The Black & Tans; Franco's Friends; Life of a WW2 Spy

The Black & Tans: British Police and Auxiliaries in the Irish War of Independence
D.M. Leeson
Oxford University Press   320pp   £30

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Franco’s Friends: How British Intelligence Helped Bring Franco to Power in Spain
Peter Day
Biteback Publishing   243pp   £19.99

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Snow: The Double Life of a World War II Spy
Nigel West and Madoc Roberts
Biteback Publishing   272pp   £20

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Like buses on a wet November night good books on Intelligence are rare – but to have three corkers like these arrive at once is a treat indeed. Intelligence is the hidden hand of history, often only revealing its real role years after the event, and this is certainly true of the trio of books under review.

The Black and Tans are so notorious – casting a shadow across Anglo-Irish relations to this day – that it is remarkable that Professor Leeson’s book is the first full academic study of them and also notable that Leeson is Canadian. Perhaps the lasting shame of the Tans’ rampages have inhibited British historians from tackling the topic.

The ‘Tans’ – so-called after a County Limerick pack of hounds, because of their mix of khaki and police blue uniforms – were actually two distinct bodies of recently demobbed Great War veterans: unemployed ex-soldiers recruited as special support for the depleted and embattled Royal Irish Constabulary; and a smaller unit of ex-officers, the Auxiliaries or ‘Auxies’, used as truck-borne raiding parties to hit back at the IRA flying columns that increasingly dominated the Irish countryside.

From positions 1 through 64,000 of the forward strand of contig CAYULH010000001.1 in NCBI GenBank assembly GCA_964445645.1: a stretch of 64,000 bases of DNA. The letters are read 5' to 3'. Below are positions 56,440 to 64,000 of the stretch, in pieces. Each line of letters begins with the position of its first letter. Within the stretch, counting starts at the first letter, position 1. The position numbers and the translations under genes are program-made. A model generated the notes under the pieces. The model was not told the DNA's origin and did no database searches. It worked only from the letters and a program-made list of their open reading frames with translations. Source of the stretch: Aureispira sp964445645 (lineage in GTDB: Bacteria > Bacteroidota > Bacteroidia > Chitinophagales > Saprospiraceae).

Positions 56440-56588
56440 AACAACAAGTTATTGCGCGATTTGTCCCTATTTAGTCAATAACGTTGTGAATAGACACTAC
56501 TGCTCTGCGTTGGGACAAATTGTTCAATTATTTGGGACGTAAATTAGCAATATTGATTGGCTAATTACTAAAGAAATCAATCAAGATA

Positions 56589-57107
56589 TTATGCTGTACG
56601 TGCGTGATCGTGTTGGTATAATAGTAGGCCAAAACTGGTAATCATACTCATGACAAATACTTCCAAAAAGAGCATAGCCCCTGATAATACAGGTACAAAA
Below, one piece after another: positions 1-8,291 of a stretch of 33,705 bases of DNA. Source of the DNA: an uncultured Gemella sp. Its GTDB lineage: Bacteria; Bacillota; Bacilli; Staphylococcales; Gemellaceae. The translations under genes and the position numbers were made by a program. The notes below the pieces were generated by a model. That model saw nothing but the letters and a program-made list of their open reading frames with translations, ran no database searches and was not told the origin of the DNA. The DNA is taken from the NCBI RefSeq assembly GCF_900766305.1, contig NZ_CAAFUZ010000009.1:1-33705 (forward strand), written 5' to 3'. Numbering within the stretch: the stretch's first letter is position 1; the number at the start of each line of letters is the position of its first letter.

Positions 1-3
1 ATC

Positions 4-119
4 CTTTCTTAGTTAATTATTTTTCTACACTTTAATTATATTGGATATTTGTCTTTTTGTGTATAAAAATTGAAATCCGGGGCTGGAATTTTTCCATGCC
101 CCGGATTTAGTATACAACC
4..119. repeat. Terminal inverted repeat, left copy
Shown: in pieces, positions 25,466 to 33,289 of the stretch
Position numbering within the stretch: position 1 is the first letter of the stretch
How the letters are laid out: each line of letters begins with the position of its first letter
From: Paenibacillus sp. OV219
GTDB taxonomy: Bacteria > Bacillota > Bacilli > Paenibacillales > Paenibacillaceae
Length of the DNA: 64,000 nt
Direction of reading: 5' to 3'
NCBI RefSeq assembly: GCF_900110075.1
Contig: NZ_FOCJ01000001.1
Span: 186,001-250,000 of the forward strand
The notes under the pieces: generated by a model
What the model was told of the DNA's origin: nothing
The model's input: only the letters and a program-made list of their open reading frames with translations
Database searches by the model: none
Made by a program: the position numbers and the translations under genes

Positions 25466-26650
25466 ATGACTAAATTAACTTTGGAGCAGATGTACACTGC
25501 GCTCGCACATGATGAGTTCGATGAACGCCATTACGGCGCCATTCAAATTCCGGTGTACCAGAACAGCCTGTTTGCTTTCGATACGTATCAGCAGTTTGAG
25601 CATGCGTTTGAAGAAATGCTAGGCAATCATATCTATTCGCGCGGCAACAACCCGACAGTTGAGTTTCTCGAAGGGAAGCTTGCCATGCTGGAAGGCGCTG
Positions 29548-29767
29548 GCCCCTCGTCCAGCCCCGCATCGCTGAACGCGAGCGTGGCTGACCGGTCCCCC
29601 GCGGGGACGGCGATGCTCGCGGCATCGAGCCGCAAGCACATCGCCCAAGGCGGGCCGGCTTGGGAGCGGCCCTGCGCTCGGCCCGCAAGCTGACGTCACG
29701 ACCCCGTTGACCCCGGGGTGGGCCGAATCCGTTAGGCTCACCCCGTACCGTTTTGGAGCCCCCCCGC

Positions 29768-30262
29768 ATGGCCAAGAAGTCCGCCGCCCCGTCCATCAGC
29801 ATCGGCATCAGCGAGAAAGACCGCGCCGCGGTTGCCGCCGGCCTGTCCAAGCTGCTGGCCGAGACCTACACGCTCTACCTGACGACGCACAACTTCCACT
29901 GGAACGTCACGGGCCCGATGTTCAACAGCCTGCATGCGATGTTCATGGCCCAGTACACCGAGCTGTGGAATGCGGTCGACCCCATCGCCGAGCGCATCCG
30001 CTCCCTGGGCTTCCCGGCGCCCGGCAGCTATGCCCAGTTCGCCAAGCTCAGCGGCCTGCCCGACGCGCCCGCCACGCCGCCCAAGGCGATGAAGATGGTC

Recruited in desperation by Lloyd George’s Coalition in 1920 after Michael Collins’ IRA had wrested effective control of the country from Dublin Castle, the Tans’ deployment scarcely lasted a year, but was a PR disaster that sealed the fate of centuries of British rule in Ireland. Untrained, brutalised by the trenches and unfamiliar with the hostile terrain in which they operated, the Tans soon became a byword for savage over-reaction to the IRA’s own terror. Indiscriminate killings, burnings, torture and reprisals on innocent civilians turned the bulk of a previously indifferent population into fervent supporters of the IRA. It was a mistake that would characterise many other inept counter-insurgencies throughout the 20th century. Leeson’s study is perhaps a tad dry for the subject matter, but it lifts the lid on a discreditable episode of recent British history and paves the way for further research.

Light on another such discreditable episode is shed by Peter Day in Franco’s Friends, which, for the first time in book form, tells the full story of how Franco’s Spanish supporters in Britain, aided and abetted by MI6 agents, literally flew the future dictator to power. This was done by providing the little general with a pilot and a Dragon Rapide aircraft based at Croydon Airport (with two pretty blondes as cover) to get him from the Canary Islands to Spanish North Africa, where he took command of the rebel army as it rose against the Spanish Republic in July 1936 – touching off the Spanish Civil War.